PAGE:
So, What’s Up with the Sustainable Development Goals?
This week, New York City—and especially the neighborhood where the Episcopal Church Center is located—is buzzing with activity. The Pope is coming to town, along with hundreds of other world leaders, including the President of the United States, to attend the United Nations General Assembly.
On Friday, September 25th, the General Assembly is expected to adopt a post-2015 development agenda, otherwise known as the “Sustainable Development Goals” or SDGs. These seventeen goals succeed the Millennium Development Goals (MDGs) that conclude at the end of 2015.
The MDGs are judged, on balance, to have achieved quite a bit. Perhaps not as much as hoped, but more good happened as a result of them than would have been the case had they not provided a framework for setting goals and measuring progress. Importantly, the SDGs acknowledge that there is unfinished MDG business.
As the world turns its attention to the SDGs, there are a number of things about which we, as Episcopalians, should be very pleased when we look at the Goals. First and foremost, is the objective to “End poverty in all its forms everywhere?” The universality of this goal is something that Jesus surely would have embraced.
Second, and related to this objective, is a paradigm shift in how development is approached in the goals. For a long time, “development” has been understood to be something that is done by wealthy people or countries to or for poor people or countries. The SDGs call on all countries (including our own) to develop detailed plans to address poverty in our own local contexts. Episcopal Relief & Development has long understood that sustainable development must start at the grassroots level and focus first and foremost on leveraging local assets. That is not to say that external resources aren’t important or even vital, but those resources need to be paired with local leadership, ingenuity and commitment.
Third, the SDGs place a heavy emphasis on data collection and measuring outcomes. To this, all I can say is: “Praise the LORD!” All too often, organizations and individuals let themselves off the hook as long as intentions are good. Unintended consequences are not acknowledged, and in some cases can be seriously disruptive. This will be a heavy lift. Data collection and measuring outcomes is not easy or uniform across the development community. Episcopal Relief & Development has been a leader in this space particularly through our flagship malaria prevention program, NetsforLife®, so I feel we are well positioned to make a contribution to this challenge.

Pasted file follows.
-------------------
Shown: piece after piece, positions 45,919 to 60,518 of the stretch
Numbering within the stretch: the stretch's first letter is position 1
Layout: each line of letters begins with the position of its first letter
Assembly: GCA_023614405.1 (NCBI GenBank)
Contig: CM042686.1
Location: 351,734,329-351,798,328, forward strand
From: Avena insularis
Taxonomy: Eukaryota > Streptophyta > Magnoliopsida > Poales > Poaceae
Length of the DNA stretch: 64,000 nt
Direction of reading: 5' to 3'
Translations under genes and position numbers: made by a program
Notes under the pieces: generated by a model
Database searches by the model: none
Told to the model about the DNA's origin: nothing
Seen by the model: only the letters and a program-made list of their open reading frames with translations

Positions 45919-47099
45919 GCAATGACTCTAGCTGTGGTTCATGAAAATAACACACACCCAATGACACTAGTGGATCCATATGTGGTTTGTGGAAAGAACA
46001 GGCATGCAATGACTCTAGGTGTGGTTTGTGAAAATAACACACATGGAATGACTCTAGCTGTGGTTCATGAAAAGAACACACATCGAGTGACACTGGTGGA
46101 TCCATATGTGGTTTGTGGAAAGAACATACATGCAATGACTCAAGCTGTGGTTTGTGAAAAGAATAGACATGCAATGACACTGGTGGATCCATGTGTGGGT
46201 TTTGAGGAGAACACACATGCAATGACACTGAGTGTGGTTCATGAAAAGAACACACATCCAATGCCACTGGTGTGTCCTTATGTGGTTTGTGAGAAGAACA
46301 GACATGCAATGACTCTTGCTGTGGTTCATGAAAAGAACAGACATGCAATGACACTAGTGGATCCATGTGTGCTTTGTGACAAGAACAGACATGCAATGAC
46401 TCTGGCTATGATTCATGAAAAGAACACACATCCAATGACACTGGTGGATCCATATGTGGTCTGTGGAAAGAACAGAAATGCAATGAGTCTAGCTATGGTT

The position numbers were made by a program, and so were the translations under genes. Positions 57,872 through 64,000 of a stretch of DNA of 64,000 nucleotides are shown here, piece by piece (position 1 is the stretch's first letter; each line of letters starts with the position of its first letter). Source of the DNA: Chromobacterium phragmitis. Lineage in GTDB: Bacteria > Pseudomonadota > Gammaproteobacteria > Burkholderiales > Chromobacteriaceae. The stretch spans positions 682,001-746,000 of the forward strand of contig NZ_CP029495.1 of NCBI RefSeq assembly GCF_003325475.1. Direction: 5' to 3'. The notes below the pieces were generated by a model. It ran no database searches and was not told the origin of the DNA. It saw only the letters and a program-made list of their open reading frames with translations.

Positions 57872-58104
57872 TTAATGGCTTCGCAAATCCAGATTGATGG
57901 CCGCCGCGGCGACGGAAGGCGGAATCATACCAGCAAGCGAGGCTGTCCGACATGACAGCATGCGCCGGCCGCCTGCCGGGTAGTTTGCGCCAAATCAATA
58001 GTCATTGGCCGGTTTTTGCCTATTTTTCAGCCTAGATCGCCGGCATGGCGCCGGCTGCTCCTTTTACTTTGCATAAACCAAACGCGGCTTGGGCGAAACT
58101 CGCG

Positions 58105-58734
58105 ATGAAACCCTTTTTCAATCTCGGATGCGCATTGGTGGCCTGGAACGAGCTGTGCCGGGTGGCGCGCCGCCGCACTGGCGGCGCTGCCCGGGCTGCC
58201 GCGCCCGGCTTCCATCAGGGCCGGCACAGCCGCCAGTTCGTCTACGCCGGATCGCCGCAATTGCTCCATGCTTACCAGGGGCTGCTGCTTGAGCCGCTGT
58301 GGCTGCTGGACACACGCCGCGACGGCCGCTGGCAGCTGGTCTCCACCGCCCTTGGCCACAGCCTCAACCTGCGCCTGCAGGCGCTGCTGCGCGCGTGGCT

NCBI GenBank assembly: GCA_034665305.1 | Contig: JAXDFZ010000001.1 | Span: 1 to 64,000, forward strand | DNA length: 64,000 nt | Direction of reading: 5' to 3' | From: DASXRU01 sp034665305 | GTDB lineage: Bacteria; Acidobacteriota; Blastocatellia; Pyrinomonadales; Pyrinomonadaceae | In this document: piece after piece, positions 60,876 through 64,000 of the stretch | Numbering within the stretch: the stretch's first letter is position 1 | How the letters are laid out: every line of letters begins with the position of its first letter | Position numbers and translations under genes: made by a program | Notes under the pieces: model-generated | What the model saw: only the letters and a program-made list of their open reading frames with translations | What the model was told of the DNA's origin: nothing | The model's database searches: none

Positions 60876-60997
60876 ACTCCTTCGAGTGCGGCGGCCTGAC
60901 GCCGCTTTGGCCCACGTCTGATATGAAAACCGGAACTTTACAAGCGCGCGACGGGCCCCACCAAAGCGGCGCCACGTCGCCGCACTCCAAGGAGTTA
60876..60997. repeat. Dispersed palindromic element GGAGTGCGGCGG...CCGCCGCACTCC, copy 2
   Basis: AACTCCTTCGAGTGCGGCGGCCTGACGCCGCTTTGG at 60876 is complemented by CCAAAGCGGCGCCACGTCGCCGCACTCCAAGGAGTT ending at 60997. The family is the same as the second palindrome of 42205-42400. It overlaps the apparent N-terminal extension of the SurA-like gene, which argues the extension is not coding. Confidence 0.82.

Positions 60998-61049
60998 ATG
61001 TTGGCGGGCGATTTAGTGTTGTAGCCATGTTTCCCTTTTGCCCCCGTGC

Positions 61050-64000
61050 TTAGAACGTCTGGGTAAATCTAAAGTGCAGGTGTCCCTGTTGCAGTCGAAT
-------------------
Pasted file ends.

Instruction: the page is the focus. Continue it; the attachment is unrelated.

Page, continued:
Fourth, gender equity is front and center in the goals. Those working in the development sphere know from empirical evidence that full inclusion of women and girls is vital to the success of just about any development endeavor. A disproportionate number of people living in poverty or without access to power and influence are women. This will have to change. Episcopal Relief & Development is working on this issue continuously. Most recently, our focus on Sexual and Gender-Based Violence (SGBV) and engaging faith communities in this work is an excellent example of just one way we are addressing this challenge.
Fifth, and finally, the goals acknowledge the impact of changing climates around the world, and the need to embrace strategies that promote development in ways that do not contribute to the problem. Episcopal Relief & Development has long-embraced “climate smart agriculture” which seeks to enable our partners to sustain livelihoods in increasingly difficult circumstances without further damaging the environment.
It’s easy to be cynical when looking at the SDGs. We’ve gone from eight MDGs to 17 SDGs with over 130 sub-goals. How is it possible to make sense out of all that?
Well, it’s not easy. But neither is ending global poverty. It seems to me the important thing is to recognize that everyone has a role to play in this work.
The Episcopal Church can be justifiably proud of its support of the MDGs over the last several years. We’re alone among faith groups in having fully endorsed the MDGs as a mission priority. But we can’t rest on our laurels.
With the emphasis on universality in the SDGs, the United States needs to develop a strategy for ending poverty in this country. That’s a huge undertaking. The Episcopal Church along with local dioceses and congregations has an opportunity to speak out on how that should happen here.
However, “thinking globally and acting locally” doesn’t prevent us from taking action globally, too! Episcopal Relief & Development stands ready to assist our global and international partners as they develop strategies to address the SDGs in their local contexts.
Are you ready to play your part?
Rob Radtke is the President of Episcopal Relief & Development.
Images: Images taken from the Sustainable Development Goals Campaign Toolkit.
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